IMF rejects fossil fuel subsidies
Fossil fuels keep us on the go – but they shouldn’t be subsidised, says the IMF
EMBARGOED until 2301 GMT on Sunday 7 April
Subsidising fossil fuels is bad for us, for our descendants, and for the planet, says the International Monetary Fund – and it damages the global economy.
LONDON, 8 April – Fossil fuel subsidies provided by both rich and poor countries to keep their citizens happy are holding back the world economy, accelerating climate change and damaging the health of current and future generations, according to the International Monetary Fund.
The worst offender of all is the United States, which allows annual subsidies of $502 billion on fossil fuels. China with $279 bn and Russia at $116 bn are the two next largest offenders.
The IMF researched 176 countries to investigate fuel subsidies. These are both direct subsidies, where consumers are sold petrol, oil, gas and coal at below the price of production, and indirect subsidies, where the tax is so low it does not pay for the damage to the planet from climate change, the cost of pollution to health, road damage by lorries, and the cost of accidents.
In developing countries a large part of the subsidy is frequently direct. India is an example, where the price of energy is kept stable by the Government even though the international price of imports is rising steeply.
But aside from India many developing countries are both losing potential revenue and damaging their development prospects. They are at the same time distorting electricity prices with subsidies and selling petrol and diesel to consumers at below cost price.
Worse, says the IMF, some developing countries spend more on subsidies for fossil fuels than they do on health and education for their citizens. The worst example is Uzbekistan, which spends seven times as much on fuel subsidies as on the combined total for health and education.
The IMF lists the offending countries in a table based on the percentage of their budget they spend on subsidies compared with the welfare of their citizens.
All of them spend more on providing cheap fuel than on health and education, including some of the poorest nations and some of the richest in per capita income. Iran, Algeria, Ukraine, the United Arab Emirates, Bangladesh, Indonesia, Pakistan and Zambia are among them.
This is a radical document written by economists who have a reputation for imposing harsh budgets on profligate nations. The Fund says in this report that while the subsidies are aimed at protecting consumers they actually do the opposite.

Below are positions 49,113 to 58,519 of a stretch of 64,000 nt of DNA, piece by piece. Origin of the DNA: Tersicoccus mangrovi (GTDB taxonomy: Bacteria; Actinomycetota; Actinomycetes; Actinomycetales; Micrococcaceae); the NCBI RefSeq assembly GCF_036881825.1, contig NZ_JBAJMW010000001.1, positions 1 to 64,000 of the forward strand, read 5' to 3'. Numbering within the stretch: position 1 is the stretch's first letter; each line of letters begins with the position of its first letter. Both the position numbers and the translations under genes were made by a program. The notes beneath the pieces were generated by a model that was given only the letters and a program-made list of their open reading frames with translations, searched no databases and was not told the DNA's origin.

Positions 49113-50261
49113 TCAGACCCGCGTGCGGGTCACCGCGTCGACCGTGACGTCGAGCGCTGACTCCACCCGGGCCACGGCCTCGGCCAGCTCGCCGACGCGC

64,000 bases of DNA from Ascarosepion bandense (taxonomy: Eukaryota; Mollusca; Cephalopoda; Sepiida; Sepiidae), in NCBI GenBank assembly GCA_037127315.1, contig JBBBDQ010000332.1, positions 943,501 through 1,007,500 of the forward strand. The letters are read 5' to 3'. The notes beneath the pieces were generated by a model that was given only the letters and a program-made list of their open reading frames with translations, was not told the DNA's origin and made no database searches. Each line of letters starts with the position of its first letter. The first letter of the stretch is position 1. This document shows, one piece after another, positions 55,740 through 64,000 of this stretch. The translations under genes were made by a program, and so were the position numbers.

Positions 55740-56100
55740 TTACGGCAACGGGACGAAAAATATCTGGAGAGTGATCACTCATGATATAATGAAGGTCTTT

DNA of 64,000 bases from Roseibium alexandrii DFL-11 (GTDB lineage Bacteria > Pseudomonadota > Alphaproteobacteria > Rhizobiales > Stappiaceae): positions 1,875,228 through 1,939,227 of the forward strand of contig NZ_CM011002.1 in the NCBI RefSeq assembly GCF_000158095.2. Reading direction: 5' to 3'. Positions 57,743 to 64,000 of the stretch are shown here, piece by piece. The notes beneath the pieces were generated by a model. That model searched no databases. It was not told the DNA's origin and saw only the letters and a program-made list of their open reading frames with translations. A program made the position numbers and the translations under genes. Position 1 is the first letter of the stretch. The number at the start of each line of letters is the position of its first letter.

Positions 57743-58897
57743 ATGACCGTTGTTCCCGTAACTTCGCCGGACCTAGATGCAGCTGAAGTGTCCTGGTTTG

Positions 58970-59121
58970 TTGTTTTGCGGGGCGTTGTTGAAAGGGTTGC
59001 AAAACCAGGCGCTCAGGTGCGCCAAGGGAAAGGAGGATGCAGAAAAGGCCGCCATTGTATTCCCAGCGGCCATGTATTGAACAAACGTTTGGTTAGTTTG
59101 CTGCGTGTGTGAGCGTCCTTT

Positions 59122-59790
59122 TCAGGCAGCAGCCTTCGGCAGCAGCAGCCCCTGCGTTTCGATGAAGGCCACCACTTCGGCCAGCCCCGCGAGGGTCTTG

Underpriced energy encourages people to use excessive quantities, reduces incentives for investment in renewable energy, and accelerates the depletion of natural resources.
Increased consumption makes the balance of payments worse and promotes smuggling to neighbouring states which have higher domestic prices.
The benefits of subsidies are also felt most by higher-income households. “Even future generations are affected through reduced growth and the damaging effects of increased energy consumption on greenhouse gas emissions and global warming”, says the IMF.
Although the figures for subsidies in the report run into trillions of dollars worldwide, it says they probably under-estimate the total. The reason for this is the estimate of damage caused by pollution.
Cleaner air to breathe
For example, the IMF uses as the price for damage done to the planet the sum of $25 for each tonne of carbon dioxide produced, which it says is “conservative.” The Stern report put the damage per tonne as high as $85.
It is the low American petrol and diesel taxes which take no account of these external costs that make the US the largest fossil fuel subsidizer in the world.
The IMF analysis says that all countries would be better off if they cut fuel subsidies, making themselves more competitive in the process, as well as freeing resources to be spent on more essential development like the education and welfare of their citizens.
It says reform would reduce carbon dioxide emissions worldwide by 4.5 billion tonnes, representing a 13% reduction in global emissions. It would also generate significant health benefits by reducing local pollution, particularly sulphur dioxide. Another beneficial result would be a reduction in the international price of oil and gas, because demand would fall.
The report studies 22 country cases where energy reform was attempted, sometimes at the insistence of the IMF. In some cases it was a failure because governments increased the price of fuel only to reduce it again because of public unrest. In others energy efficiency and economic advances were achieved. Of 28 reform packages tried in these countries, 12 were classified as a success, 11 as a partial success and five as failures. – Climate News Network